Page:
Castanea dentata 

1. Subject to chestnut blight which will eventually kill it to the ground, but it may sprout repeatedly from roots. Plant one only, raised from clean, disease resistant stock. Don't place where its loss would be an aesthetic problem. 

Witch Hazel 

Hamamelis virginiana 

3. Attractive southern shrub. Flowers in late autumn which may be useful in landscaping. 

Common Winterberry 

Ilex verticillata 

3. Attractive shrub for moist areas. Plant by the creek only. 

Mountain Holly 

Nemopanthus mucronatus 

2. Wetland shrub. Plant in informal areas only. 

Basswood 

Tilia americana 

2. On North campus already. Softwood, therefore subject to damage. 

White Birch 

Betula papirifera 

2. Short lived tree. Should be planted in place of European white birch. 

Grey Birch 

Betula populifolia 

1. There was a stand in Kitchener at one time. Plant for demonstration purposes only. 

Yellow Birch 

Betula allaghaniensis 

2. Good upland tree. 

Cherry Birch 

Betula lenta 

1. Native to only one site in Ontario. Likes upland. 

Speckled Alder 

Alnus incana spp. rugosa 

1. Unattractive shrub. Should be planted for demo purposes in the extension to the Dorney Garden. Need moist ground. 

Blue Beech 

Carpinus caroliniana 

2. On north campus. Big shrub, attractive bark. Likes partial shade, mesic soil. 

Ironwood 

Ostrya virginiana 

3. Good small tree. On north and south campus already. Handles sun or shade. 

Beaked Hazel 

Corylus cornuta 

2. Good wildlife shrub. Plant in informal situations only. 

American Hazel 

Corylus americana 

1. As above. 

Peachleaf Willow 

Salix amygdaloides. 

1. Plant only along the creek. Dirty foliage - not near seats. 

Sandbar Willow 

Salix exigua 

1. Shrub or small tree. For demo only.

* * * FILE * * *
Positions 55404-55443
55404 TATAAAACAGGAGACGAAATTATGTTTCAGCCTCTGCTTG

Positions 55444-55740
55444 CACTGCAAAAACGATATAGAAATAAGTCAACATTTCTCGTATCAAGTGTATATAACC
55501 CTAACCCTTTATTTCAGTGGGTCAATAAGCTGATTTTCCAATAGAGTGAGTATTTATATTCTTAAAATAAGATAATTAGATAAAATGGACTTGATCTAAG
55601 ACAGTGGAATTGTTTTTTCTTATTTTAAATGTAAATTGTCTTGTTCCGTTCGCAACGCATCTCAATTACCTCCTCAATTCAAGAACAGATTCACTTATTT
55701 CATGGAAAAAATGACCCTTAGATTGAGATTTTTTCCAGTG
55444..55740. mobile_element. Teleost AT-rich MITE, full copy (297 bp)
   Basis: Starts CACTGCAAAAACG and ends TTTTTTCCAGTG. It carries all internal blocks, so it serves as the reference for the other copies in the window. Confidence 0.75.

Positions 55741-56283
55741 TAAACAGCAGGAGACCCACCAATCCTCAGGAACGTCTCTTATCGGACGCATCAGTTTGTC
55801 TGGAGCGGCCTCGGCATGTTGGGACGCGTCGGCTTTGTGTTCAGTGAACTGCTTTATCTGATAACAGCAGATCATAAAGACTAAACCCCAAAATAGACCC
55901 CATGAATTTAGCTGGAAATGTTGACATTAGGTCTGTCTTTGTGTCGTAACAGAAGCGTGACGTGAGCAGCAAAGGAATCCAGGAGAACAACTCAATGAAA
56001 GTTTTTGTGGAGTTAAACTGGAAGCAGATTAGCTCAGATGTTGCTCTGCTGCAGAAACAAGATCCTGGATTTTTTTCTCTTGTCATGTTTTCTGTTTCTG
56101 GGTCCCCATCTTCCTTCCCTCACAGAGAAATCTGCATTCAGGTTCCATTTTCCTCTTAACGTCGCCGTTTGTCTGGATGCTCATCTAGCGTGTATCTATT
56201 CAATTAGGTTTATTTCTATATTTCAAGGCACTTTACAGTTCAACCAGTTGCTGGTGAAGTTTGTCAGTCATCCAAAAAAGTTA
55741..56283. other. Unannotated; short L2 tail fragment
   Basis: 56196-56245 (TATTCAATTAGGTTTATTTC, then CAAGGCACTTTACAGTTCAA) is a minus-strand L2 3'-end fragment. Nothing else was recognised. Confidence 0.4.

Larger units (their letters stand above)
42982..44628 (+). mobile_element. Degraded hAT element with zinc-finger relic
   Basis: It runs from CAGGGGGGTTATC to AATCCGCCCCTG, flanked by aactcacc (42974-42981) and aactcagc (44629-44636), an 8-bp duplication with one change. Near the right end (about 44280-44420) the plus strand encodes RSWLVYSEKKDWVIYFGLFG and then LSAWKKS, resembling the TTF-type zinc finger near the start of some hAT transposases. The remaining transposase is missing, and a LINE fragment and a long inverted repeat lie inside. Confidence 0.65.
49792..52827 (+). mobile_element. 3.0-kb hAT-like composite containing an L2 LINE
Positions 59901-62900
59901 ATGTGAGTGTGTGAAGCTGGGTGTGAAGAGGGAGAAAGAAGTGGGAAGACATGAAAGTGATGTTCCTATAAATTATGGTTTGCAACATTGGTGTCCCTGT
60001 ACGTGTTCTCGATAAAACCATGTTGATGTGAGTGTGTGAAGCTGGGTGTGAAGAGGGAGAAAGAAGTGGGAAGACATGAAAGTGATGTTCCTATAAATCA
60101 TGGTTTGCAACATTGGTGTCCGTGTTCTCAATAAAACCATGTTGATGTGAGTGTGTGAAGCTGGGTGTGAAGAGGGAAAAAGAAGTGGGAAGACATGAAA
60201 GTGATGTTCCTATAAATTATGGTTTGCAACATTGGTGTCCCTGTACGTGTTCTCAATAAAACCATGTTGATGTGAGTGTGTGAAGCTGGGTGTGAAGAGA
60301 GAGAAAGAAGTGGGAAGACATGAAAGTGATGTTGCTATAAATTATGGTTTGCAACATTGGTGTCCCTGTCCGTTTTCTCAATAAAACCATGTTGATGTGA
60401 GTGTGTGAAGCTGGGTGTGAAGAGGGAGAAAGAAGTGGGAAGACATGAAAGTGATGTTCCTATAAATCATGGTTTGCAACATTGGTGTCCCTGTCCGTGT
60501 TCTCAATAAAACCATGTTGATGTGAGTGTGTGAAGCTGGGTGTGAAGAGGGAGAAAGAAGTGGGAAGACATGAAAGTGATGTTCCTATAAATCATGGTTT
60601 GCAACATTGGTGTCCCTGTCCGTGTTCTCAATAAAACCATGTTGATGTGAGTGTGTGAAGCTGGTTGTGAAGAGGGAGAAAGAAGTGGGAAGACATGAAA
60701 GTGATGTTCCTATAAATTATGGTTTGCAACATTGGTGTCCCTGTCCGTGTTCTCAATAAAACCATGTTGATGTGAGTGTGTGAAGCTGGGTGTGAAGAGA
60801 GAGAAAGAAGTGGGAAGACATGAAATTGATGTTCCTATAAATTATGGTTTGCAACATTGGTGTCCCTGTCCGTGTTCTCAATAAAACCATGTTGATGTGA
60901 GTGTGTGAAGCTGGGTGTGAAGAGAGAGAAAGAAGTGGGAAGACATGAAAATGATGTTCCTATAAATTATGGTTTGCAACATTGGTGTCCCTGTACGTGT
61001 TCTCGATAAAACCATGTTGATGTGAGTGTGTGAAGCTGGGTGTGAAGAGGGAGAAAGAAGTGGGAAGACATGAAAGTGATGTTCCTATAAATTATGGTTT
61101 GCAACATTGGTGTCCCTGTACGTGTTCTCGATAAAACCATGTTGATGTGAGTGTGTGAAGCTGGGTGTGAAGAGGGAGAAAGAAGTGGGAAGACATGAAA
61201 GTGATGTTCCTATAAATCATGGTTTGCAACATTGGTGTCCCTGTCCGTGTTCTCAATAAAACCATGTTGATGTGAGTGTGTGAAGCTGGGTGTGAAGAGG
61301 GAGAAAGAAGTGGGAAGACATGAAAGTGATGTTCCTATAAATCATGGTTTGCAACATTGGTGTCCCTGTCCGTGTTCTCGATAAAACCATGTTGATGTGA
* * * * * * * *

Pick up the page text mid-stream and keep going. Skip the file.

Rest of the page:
Bebb Willow 

Salix bebbiana 

1. As above. 

Pussy Willow 

Salix discolor 

2. Plant along creek. Nice catkins. Plant where they can be seen in early spring. 

 
 

Balsam Willow 

Salix pyrifolia 

1. For demo purposes only. 

Shining Willow 

Salix lucida 

1. For demo purposes only. 

Black Willow 

Sallix nigra 

3. Fine large tree for streamsides. Don't confuse with crack willow and its hybrids from Europe. 

Meadow Willow 

Salix petiolaris 

1. For demo purposes only. 

Heartleaf Willow 

Salix eriocephala 

1. As above. 

Satiny Willow 

Salix pellita 

1. As above. 

Balsam Poplar 

Populus balsamifera 

1. Not a good ornamental: Dirty foliage and ice damage. Only for demo purposes. Suckers of all poplars will spread. Impressive balsam odour of foliage. 

Eastern Cottonwood 

Populus deltoides spp. deltoides 

1. See above. Seeds make a mess. Plant away from formal areas. Can become a very large tree. 

Trembling Aspen 

Populus tremuloides 

1. Not a long lived tree, but very important ecologically. Plant as demo only. 

Largetooth Aspen 

Populus grandidentata 

2. Good upland tree. Attractive foliage.